The balcony is the only outdoor space many Spaniards have, so let’s have a closer look at how this fixture has become so important to a nation, and how that has been even more true in recent weeks.
The most famous balcony in literature is, of course, the one which Romeo scaled to snatch one precious night with his beloved Juliet. However, the classic “Juliet” balcony does not project from the house wall at all, and is instead, merely a set of bars that allow a person to lean and look out over the scene below.
The more familiar modern balcony is a result of stronger materials, and is generally an urban development – In the days when rubbish and even sewage was thrown into the street, an upper floor balcony offered a little fresh air and sunlight.
Spain seized the idea of the balcony and made it a central part of the country’s architecture. Go to Seville or Granada to see vintage wrought-iron and wooden balconies, while on the Canaries you can see the way the feature became a defining element of Spanish colonial style in the Vegueta district of Las Palmas or along the seafront of Santa Cruz in La Palma.
Balconies were also an important aspect of social life among the upper classes, allowing them the opportunity to see and be seen at certain hours, often on a Sunday. It was literally a case of keeping up appearances.
In Spain, apartment living is much more normal than it is in Britain, for example. Millions of people live in apartment blocks with a central entrance, and these multi-story buildings often have balconies.
This meant the balcony became more accessible to people on a lower income, and as a result its use also changed. Balconies suddenly became spaces to dry clothes, to grow herbs and flowers or to store larger items. They’re also places where families will spend time in the evening, perhaps enjoying a drink or even chatting with neighbours on their balconies.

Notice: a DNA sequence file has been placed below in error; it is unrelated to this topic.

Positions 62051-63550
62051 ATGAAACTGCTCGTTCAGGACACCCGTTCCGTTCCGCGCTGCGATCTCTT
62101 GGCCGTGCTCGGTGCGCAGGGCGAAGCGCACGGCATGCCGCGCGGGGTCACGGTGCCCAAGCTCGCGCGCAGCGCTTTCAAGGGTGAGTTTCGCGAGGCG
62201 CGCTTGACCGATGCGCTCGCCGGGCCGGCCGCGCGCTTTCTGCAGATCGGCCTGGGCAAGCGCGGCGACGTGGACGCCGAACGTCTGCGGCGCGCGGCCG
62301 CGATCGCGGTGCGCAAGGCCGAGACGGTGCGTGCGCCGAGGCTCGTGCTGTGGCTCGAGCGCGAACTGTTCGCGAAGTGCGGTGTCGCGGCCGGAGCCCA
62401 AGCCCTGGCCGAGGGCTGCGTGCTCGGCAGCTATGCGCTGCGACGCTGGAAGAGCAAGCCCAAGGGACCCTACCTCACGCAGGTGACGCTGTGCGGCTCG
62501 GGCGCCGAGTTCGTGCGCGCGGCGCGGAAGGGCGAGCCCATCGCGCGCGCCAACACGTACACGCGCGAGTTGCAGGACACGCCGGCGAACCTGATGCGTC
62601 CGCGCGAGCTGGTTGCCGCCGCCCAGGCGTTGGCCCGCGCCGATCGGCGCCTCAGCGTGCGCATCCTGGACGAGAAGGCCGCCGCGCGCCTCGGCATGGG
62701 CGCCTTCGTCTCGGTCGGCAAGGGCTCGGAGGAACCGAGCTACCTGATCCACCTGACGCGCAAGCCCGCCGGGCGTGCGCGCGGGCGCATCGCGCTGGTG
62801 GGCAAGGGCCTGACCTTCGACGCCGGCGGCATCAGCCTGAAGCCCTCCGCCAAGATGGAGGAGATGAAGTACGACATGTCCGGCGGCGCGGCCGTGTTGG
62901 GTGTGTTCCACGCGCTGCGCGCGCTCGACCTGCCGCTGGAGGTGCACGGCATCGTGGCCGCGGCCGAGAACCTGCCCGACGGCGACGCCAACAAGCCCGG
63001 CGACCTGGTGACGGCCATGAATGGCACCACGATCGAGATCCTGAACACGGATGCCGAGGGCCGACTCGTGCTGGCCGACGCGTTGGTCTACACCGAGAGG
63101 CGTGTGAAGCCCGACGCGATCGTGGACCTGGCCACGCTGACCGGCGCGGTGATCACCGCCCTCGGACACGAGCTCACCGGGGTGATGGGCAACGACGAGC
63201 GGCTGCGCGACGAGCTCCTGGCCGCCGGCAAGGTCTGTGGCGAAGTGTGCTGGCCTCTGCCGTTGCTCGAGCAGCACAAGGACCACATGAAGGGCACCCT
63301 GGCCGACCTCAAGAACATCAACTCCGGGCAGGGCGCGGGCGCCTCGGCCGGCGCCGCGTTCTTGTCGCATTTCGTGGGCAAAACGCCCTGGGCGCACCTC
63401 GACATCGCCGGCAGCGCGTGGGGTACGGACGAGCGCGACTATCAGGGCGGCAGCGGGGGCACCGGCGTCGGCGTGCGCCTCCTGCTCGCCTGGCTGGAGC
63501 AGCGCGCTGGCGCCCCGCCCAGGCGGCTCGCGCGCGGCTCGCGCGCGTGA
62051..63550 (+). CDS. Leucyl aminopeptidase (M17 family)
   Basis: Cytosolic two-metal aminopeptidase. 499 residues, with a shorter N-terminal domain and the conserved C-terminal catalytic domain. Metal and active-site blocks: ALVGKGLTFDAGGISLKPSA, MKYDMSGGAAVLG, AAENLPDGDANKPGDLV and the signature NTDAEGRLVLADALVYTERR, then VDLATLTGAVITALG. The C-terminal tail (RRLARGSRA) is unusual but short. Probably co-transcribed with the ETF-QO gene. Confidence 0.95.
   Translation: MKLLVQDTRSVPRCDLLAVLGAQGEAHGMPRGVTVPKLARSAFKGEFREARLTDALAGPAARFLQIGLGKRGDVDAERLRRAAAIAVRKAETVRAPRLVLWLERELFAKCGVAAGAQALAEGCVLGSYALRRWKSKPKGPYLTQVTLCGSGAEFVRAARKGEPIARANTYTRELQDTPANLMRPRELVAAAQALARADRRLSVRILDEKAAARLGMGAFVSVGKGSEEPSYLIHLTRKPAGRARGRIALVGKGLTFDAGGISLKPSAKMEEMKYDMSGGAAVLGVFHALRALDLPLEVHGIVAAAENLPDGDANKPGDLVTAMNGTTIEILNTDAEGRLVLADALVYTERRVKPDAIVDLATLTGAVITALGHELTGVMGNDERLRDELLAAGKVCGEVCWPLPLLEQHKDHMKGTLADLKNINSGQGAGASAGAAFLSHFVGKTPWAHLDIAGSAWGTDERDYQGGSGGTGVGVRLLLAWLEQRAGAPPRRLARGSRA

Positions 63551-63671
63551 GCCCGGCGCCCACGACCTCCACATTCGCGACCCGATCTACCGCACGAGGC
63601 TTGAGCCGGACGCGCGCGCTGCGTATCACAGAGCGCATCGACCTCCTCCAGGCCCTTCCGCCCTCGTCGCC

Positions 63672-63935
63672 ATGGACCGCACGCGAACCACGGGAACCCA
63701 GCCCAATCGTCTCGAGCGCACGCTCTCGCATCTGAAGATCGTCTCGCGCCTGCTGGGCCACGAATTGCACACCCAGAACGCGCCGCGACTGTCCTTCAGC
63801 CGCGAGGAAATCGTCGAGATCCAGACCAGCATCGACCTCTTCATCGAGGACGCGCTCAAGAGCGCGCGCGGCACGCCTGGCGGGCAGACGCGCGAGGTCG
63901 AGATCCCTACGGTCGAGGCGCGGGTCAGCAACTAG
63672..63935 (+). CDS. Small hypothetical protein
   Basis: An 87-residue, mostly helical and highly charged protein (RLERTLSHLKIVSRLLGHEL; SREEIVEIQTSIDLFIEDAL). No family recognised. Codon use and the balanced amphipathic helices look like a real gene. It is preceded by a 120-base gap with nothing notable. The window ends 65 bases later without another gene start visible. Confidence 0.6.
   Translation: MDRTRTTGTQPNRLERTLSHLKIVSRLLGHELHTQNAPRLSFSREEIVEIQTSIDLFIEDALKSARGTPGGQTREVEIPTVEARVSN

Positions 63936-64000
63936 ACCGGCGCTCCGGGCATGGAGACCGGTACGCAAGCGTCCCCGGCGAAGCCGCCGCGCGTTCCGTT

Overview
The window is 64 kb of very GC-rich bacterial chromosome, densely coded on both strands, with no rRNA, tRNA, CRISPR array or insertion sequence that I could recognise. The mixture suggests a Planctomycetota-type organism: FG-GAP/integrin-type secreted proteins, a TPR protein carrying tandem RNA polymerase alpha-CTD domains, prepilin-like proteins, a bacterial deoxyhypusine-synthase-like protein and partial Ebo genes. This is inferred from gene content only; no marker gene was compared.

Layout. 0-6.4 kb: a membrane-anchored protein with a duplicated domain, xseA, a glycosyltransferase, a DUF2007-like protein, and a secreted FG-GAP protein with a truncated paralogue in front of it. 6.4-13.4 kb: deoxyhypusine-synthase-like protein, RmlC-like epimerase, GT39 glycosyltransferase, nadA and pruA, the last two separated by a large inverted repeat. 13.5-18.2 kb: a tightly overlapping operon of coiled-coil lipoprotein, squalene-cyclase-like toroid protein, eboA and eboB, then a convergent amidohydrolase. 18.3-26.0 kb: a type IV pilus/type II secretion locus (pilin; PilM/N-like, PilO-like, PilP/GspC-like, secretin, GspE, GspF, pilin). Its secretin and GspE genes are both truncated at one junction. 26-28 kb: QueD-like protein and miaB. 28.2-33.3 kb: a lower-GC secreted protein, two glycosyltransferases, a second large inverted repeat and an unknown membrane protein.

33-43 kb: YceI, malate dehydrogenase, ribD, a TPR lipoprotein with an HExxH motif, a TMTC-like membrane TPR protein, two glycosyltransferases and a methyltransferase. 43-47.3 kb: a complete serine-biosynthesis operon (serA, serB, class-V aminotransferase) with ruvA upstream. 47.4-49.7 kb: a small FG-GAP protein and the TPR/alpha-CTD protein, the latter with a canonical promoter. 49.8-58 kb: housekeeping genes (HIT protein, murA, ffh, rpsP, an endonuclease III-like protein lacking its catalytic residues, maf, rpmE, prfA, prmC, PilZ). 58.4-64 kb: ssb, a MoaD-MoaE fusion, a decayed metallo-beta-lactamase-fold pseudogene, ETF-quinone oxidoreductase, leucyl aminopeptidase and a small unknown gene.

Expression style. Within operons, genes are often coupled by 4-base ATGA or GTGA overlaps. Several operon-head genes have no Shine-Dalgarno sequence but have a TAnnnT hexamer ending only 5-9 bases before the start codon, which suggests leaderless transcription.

Looking Out on Life
The arrival of Spain’s lockdown during the coronavirus meant that, for millions of Spaniards, their balcony was the only opportunity to get a breath of fresh air. As a result, balconies have become a central part of the lockdown in a way that could never happen in countries further north.
The 8pm (CET) rounds of applause for health workers largely take place on balconies, and it’s interesting to note that they don’t happen as much when there are no balconies opposite. There’s a lot less community spirit to enjoy when you’re clapping into open air.
Rainbow posters and banners painted by children and inscribed with messages of hope can also be seen draped from many balconies, a welcome change from the Spanish or Catalan flags that recently represented the polarisation of a country. These flags tell us that “everything’s going to be alright” – a reassuring message of optimism that has been necessary among the horrifying news of recent weeks.
Social media has also been full of music performed from balconies by talented Spaniards who have seized the lockdown to share something special.
However, there have been downsides, too. One is the rise of the “balcony police” who, according to your outlook are either concerned citizens or interfering busybodies who shout at and shame individuals they feel are breaking the lockdown. Backed up by social media, their campaigns have shown concerning signs of ignorance and intolerance.
But they also sum up one of the great appeals of the balcony. Not only do they allow you to look out on life – any curtain-twitcher with a window can do that – they also allow you to step out there and participate in it